No country in the world can rival the United States for cultural diversity. And nowhere is that better reflected than in its major cities.
The names alone tell a fascinating story of their origins, betraying the nationality of their first settlers and, often, a clue as to those settlers' first impressions, Now, of course, those early pioneers would scarcely recognize the cities they founded all those years ago: natural disasters such as flood or fire, the Civil War, the development of new industry or an unexpected influx of people have all, in one way to another, played a part in shaping today's cities. Skylines have changed over time, too, while the ethnic mix in the population that typifies the all-inclusive United States is often reflected in the architecture from region to region.
Cities are populated by people, and there is no doubt that some bear the imprint of the major personalities who lived, and sometimes died, in them. Martin Luther King, Jr. in Atlanta and John F. Kennedy in Dallas are two examples that had an impact on an international level. Yet the cultural importance of Berry Gordy's Motown record label in Detroit, or the hippie counterculture in San Francisco, both of which took off in the 1960s, was also felt on a global scale. Less happily, the Rodney King race riots and the cataclysmic events of 9/11 put Los Angeles and New York into the headlines in 1992 and 2001 respectively.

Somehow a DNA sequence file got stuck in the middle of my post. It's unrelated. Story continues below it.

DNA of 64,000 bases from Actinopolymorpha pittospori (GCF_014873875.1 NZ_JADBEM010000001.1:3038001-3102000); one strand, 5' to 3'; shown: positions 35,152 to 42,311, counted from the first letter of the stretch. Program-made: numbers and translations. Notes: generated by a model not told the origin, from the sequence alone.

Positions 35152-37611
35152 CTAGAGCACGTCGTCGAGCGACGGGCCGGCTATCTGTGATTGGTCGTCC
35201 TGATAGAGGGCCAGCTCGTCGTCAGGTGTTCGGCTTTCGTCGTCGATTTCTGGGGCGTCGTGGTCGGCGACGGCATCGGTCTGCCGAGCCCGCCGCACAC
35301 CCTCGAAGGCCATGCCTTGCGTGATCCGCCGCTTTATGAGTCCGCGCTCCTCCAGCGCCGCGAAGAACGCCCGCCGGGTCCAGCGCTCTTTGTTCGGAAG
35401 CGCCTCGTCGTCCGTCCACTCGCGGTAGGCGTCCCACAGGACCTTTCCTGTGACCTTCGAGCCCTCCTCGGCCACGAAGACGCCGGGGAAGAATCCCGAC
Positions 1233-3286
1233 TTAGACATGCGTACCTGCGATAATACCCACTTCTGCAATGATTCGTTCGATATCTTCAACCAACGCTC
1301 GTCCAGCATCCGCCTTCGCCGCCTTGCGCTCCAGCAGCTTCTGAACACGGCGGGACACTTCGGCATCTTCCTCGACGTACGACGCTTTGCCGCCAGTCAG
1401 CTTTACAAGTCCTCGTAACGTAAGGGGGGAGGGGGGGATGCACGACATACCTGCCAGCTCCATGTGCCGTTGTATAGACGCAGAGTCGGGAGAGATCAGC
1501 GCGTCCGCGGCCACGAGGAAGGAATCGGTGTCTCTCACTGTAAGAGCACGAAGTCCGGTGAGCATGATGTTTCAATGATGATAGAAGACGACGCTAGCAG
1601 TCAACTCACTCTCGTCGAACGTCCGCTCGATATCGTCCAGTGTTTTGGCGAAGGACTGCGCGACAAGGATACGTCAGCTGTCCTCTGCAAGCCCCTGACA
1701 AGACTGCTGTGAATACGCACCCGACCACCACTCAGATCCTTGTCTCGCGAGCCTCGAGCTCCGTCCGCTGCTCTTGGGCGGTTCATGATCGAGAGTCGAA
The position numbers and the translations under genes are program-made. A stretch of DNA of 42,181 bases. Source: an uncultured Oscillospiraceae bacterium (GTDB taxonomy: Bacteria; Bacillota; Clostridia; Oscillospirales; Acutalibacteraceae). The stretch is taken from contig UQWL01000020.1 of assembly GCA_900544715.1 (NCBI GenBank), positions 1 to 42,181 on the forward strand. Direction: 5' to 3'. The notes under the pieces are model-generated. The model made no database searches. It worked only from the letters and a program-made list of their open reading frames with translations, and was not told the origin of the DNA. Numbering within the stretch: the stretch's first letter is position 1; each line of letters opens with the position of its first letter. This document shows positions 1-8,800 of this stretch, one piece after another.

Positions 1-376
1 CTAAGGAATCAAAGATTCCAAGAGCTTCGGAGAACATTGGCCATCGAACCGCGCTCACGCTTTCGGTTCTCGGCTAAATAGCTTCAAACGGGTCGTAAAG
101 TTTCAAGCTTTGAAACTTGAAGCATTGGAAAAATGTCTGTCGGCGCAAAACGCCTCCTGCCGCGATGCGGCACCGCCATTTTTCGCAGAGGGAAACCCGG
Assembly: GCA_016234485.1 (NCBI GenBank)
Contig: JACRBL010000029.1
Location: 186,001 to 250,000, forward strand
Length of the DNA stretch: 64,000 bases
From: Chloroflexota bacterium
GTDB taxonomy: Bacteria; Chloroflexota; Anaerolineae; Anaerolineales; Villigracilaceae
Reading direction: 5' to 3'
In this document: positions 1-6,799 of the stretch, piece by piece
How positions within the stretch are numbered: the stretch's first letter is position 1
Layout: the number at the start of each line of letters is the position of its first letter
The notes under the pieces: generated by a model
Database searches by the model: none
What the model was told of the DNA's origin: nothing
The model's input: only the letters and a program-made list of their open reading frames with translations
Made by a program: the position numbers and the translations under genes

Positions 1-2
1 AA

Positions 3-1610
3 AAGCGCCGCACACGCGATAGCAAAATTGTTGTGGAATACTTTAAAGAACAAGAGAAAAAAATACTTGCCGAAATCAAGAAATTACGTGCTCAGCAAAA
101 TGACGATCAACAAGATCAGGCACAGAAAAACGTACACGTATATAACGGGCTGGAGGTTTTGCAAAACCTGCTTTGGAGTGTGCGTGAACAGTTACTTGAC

The changing face of American cities reflects the development of a great nation. These pictures tell their own revealing story, and will fascinate readers of all ages.
|Product dimensions:||12.00(w) x 16.13(h) x 1.10(d)|
Most Helpful Customer Reviews
This book by Michael Heatley leaves me with mixed opinions. Sure, there are some great pictures of our great cities like New York, Chicago, Philly, Las Vegas, San Francisco, Denver, Los Angeles, Pittsburgh, Houston and Charlotte. However, this book could have been much better. First, I think Orlando, FL and Louisville, Kentucky should have been included instead of Vergennes, Vermont, and Fresno, California, because they are more well-known. Orlando for Disney World and Louisville for the Kentucky Derby. Also, where are the skylines of Albuquerque, Mobile and Sacramento? I'm really surprised that Mobile's skyline wasn't shown due to that newly completed 40-something-story skyscraper there. But another problem is that many pictures in the book are over a decade old. The picture of Dallas, Texas on page 81 is from -- oddly enough -- around '81,
because the Bank of America was completed in 1984. But the biggest error in the book is the photo of Mission San Jose included in the profile of San Jose, California. You won't find that mission in Silicon Valley. San Antonio, Texas is the home of the "Queen of Missions", and the publishers of this book should have done their homework. If you really want to see America's cities in their glory, buy James Blakeway's Skylines: American Cities Yesterday and Today.